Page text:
“It was so close to so many cities, but it was also far enough away that [gay men and women] could have house parties and gather socially without the fear of being found out,” says Fay Jacobs, who was the executive director of Rehoboth Main Street from 1999 to 2009. “Remember, back then you could be fired for being gay, so people needed a place to escape.”
In response to the influx of new vacationers and residents, gay-friendly bars, restaurants and hotels began springing up. In 1950 the Pink Pony Bar opened at Olive Street and the boardwalk, attracting a gay and straight clientele. Saturdays often saw gay men gathering there for afternoon “tea dances” and happy hours. In the ’60s The Pleasant Inn and several other guesthouses gained a word-of-mouth reputation for being inclusive of all lifestyles. The movement, driven by equal parts progressive thought and good business sense, would continue for decades, giving rise to now-storied establishments such as The Blue Moon and The Back Porch Café.
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“Those were some of the early pioneers, the ones who opened restaurants and businesses and did things that seemed to say, ‘We’re willing to be a community that’s open to all people,’” says Elkins, whose CAMP Rehoboth has been perhaps the most galvanizing force toward LGBT unity in the town.
One of those pioneers was Joyce Felton. In 1979 Felton, who was living in New York City, was invited by a business partner to visit the sleepy beach town and explore the possibility of opening an upscale bar and restaurant. Impressed by the town and its people, Felton immediately realized there was a large population in Rehoboth that was not being catered to. So in the spring of 1981 she opened The Blue Moon, which would become one of Rehoboth’s most celebrated and popular gay-friendly institutions.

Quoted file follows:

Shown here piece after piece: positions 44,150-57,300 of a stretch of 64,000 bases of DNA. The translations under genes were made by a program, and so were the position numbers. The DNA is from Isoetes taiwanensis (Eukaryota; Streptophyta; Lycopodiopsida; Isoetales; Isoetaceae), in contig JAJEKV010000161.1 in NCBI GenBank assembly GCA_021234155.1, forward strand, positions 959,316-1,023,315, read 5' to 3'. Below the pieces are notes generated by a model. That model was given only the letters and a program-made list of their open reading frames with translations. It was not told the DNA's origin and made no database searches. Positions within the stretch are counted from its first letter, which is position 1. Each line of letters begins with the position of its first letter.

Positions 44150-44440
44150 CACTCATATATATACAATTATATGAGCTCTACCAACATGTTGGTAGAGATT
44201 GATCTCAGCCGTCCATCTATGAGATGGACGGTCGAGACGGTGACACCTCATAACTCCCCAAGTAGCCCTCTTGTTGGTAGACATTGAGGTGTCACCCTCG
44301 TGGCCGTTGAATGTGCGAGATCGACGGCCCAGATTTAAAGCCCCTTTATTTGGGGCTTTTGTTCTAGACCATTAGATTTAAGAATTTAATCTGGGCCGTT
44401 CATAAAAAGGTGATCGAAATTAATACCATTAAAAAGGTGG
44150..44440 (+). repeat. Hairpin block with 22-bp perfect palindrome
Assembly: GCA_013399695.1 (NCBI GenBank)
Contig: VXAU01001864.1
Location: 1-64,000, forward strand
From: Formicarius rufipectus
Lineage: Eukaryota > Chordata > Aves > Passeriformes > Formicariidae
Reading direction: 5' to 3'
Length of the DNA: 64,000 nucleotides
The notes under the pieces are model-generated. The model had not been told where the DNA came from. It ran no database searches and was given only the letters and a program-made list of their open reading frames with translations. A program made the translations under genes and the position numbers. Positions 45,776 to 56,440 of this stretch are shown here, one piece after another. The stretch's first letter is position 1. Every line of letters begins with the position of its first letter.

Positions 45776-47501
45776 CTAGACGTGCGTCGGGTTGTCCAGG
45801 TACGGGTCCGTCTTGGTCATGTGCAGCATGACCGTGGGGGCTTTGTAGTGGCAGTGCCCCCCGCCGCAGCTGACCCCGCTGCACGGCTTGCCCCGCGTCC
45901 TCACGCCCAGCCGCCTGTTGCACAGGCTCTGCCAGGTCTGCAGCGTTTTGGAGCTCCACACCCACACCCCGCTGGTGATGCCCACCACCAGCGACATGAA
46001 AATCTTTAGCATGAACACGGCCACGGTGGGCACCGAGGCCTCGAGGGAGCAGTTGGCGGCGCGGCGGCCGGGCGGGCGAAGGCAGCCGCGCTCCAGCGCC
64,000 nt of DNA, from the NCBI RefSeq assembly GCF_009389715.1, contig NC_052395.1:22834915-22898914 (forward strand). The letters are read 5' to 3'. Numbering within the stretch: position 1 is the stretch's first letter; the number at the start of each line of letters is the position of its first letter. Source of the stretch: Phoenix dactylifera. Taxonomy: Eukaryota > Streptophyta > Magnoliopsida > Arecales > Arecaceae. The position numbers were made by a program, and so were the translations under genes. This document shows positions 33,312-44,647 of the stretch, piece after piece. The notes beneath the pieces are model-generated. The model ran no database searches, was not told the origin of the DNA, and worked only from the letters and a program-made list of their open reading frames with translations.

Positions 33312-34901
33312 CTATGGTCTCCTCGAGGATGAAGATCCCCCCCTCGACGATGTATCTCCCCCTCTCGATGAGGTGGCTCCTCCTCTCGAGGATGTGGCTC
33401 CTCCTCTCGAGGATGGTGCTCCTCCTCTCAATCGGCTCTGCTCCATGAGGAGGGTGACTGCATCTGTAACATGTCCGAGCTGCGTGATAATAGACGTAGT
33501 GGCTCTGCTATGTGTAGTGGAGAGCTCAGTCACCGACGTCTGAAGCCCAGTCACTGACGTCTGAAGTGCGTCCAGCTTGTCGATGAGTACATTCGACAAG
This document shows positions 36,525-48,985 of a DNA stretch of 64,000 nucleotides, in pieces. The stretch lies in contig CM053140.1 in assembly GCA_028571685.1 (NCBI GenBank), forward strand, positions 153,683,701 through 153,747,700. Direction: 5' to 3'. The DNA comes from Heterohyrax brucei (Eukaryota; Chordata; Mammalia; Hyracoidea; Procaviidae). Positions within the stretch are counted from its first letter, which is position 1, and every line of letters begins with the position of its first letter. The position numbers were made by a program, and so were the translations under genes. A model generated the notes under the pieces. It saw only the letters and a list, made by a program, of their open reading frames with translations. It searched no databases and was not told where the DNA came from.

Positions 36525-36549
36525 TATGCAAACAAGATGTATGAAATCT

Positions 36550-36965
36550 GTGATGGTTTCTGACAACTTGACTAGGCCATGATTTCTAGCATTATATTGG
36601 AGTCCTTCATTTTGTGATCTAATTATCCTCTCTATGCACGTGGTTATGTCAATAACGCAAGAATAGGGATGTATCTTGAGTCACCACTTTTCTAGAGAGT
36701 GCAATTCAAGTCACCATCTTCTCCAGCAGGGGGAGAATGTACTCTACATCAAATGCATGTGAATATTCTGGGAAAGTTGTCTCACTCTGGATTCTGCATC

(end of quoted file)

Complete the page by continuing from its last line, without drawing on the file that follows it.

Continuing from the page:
“It was a long, hard road,” recalls Felton, who sold the restaurant in 2008. “There was certainly resistance to an establishment that would be all-inclusive. There was a strong status quo and a lot of people who wanted things to remain pretty much the same.”
Felton says her intention wasn’t to open a gay restaurant. She was more interested in catering to a sophisticated palate, diners who wanted more than boardwalk pizza and fries. She wanted to help put Rehoboth on the culinary map.
“We knew there was a need for another outlet, and it was almost like we were honoring the community that was already there,” she says. “We wanted to bring a higher-end sensibility. Along with that there was a gay clientele that had been underserved for many years. We saw that the community wanted and needed and desired somewhere else to go—and not just the gay community, but a lot of wealthy residents who had spent millions of dollars on property.”
Felton says that when she arrived, the gay and lesbian presence in Rehoboth was well-known, yet almost invisible on the street. But with a restaurant like hers suddenly creating a gay nightlife scene in undisguised fashion, it was impossible for people to pretend that gays didn’t exist.
The restaurant had large French doors that opened onto Baltimore Avenue, so passers-by could see what was happening inside. Some people were horrified. Some people’s eyes were opened. And some people were just as accepting as they had always been.
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The first decade of The Blue Moon was the most difficult. Felton has “many stories of ugliness” that unfolded during the formative years: verbally abusive teenage drive-bys, rocks and beer cans thrown through windows—even the occasional firecracker, which would sometimes ignite the restaurant’s canvas awnings. Felton says she often comes into contact with those former teenagers today, many of whom have grown up to become electricians, plumbers, and vendors that have done work with The Blue Moon.